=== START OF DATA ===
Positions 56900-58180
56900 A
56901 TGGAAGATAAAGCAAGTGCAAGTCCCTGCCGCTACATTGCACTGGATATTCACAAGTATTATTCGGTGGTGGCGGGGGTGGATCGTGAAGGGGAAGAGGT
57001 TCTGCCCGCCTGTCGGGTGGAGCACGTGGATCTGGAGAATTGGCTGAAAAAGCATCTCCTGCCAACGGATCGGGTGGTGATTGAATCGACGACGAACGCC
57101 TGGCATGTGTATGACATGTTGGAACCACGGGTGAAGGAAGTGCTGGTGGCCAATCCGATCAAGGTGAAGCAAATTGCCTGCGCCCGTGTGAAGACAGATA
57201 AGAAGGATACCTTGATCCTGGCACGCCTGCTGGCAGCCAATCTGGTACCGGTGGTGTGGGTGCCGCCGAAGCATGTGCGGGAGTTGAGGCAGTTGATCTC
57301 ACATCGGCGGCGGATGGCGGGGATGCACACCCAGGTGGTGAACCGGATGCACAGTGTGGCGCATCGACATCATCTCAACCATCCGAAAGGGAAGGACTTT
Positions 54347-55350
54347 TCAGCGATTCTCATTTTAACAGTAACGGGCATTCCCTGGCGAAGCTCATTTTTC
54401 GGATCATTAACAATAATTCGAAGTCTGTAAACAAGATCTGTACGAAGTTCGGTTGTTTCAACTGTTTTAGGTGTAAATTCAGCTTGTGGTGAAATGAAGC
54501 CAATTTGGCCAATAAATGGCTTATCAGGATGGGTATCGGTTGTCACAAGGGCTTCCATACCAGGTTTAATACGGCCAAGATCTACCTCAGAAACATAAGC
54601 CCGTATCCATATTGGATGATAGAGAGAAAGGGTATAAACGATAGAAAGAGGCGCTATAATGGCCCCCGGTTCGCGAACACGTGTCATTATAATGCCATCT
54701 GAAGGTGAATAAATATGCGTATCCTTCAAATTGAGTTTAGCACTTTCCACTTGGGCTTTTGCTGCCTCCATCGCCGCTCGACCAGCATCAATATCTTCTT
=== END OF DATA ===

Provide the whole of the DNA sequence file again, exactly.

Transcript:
Positions 56900-58180
56900 A
56901 TGGAAGATAAAGCAAGTGCAAGTCCCTGCCGCTACATTGCACTGGATATTCACAAGTATTATTCGGTGGTGGCGGGGGTGGATCGTGAAGGGGAAGAGGT
57001 TCTGCCCGCCTGTCGGGTGGAGCACGTGGATCTGGAGAATTGGCTGAAAAAGCATCTCCTGCCAACGGATCGGGTGGTGATTGAATCGACGACGAACGCC
57101 TGGCATGTGTATGACATGTTGGAACCACGGGTGAAGGAAGTGCTGGTGGCCAATCCGATCAAGGTGAAGCAAATTGCCTGCGCCCGTGTGAAGACAGATA
57201 AGAAGGATACCTTGATCCTGGCACGCCTGCTGGCAGCCAATCTGGTACCGGTGGTGTGGGTGCCGCCGAAGCATGTGCGGGAGTTGAGGCAGTTGATCTC
57301 ACATCGGCGGCGGATGGCGGGGATGCACACCCAGGTGGTGAACCGGATGCACAGTGTGGCGCATCGACATCATCTCAACCATCCGAAAGGGAAGGACTTT
Positions 54347-55350
54347 TCAGCGATTCTCATTTTAACAGTAACGGGCATTCCCTGGCGAAGCTCATTTTTC
54401 GGATCATTAACAATAATTCGAAGTCTGTAAACAAGATCTGTACGAAGTTCGGTTGTTTCAACTGTTTTAGGTGTAAATTCAGCTTGTGGTGAAATGAAGC
54501 CAATTTGGCCAATAAATGGCTTATCAGGATGGGTATCGGTTGTCACAAGGGCTTCCATACCAGGTTTAATACGGCCAAGATCTACCTCAGAAACATAAGC
54601 CCGTATCCATATTGGATGATAGAGAGAAAGGGTATAAACGATAGAAAGAGGCGCTATAATGGCCCCCGGTTCGCGAACACGTGTCATTATAATGCCATCT
54701 GAAGGTGAATAAATATGCGTATCCTTCAAATTGAGTTTAGCACTTTCCACTTGGGCTTTTGCTGCCTCCATCGCCGCTCGACCAGCATCAATATCTTCTT